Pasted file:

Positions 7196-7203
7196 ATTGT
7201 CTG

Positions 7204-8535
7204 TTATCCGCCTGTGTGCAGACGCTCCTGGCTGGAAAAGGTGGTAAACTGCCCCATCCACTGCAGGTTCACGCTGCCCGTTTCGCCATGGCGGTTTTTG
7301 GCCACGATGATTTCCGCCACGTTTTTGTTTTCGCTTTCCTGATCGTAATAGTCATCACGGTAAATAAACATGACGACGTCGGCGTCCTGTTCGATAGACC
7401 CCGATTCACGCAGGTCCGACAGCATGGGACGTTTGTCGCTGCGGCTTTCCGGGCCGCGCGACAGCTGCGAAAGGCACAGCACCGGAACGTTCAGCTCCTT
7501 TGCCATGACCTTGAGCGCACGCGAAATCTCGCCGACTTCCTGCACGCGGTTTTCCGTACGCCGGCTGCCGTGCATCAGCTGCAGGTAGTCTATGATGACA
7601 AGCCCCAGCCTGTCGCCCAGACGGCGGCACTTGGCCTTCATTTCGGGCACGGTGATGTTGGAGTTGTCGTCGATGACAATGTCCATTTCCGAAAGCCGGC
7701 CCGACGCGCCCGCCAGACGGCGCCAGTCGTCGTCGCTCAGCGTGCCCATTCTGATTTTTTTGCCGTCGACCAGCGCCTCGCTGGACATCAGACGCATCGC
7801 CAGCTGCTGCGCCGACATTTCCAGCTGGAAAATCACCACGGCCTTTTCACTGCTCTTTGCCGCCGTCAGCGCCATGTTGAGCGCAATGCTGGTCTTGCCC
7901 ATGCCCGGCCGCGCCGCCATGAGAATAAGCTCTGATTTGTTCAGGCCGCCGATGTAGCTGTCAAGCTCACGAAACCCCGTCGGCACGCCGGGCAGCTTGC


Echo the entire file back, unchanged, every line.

Positions 7196-7203
7196 ATTGT
7201 CTG

Positions 7204-8535
7204 TTATCCGCCTGTGTGCAGACGCTCCTGGCTGGAAAAGGTGGTAAACTGCCCCATCCACTGCAGGTTCACGCTGCCCGTTTCGCCATGGCGGTTTTTG
7301 GCCACGATGATTTCCGCCACGTTTTTGTTTTCGCTTTCCTGATCGTAATAGTCATCACGGTAAATAAACATGACGACGTCGGCGTCCTGTTCGATAGACC
7401 CCGATTCACGCAGGTCCGACAGCATGGGACGTTTGTCGCTGCGGCTTTCCGGGCCGCGCGACAGCTGCGAAAGGCACAGCACCGGAACGTTCAGCTCCTT
7501 TGCCATGACCTTGAGCGCACGCGAAATCTCGCCGACTTCCTGCACGCGGTTTTCCGTACGCCGGCTGCCGTGCATCAGCTGCAGGTAGTCTATGATGACA
7601 AGCCCCAGCCTGTCGCCCAGACGGCGGCACTTGGCCTTCATTTCGGGCACGGTGATGTTGGAGTTGTCGTCGATGACAATGTCCATTTCCGAAAGCCGGC
7701 CCGACGCGCCCGCCAGACGGCGCCAGTCGTCGTCGCTCAGCGTGCCCATTCTGATTTTTTTGCCGTCGACCAGCGCCTCGCTGGACATCAGACGCATCGC
7801 CAGCTGCTGCGCCGACATTTCCAGCTGGAAAATCACCACGGCCTTTTCACTGCTCTTTGCCGCCGTCAGCGCCATGTTGAGCGCAATGCTGGTCTTGCCC
7901 ATGCCCGGCCGCGCCGCCATGAGAATAAGCTCTGATTTGTTCAGGCCGCCGATGTAGCTGTCAAGCTCACGAAACCCCGTCGGCACGCCGGGCAGCTTGC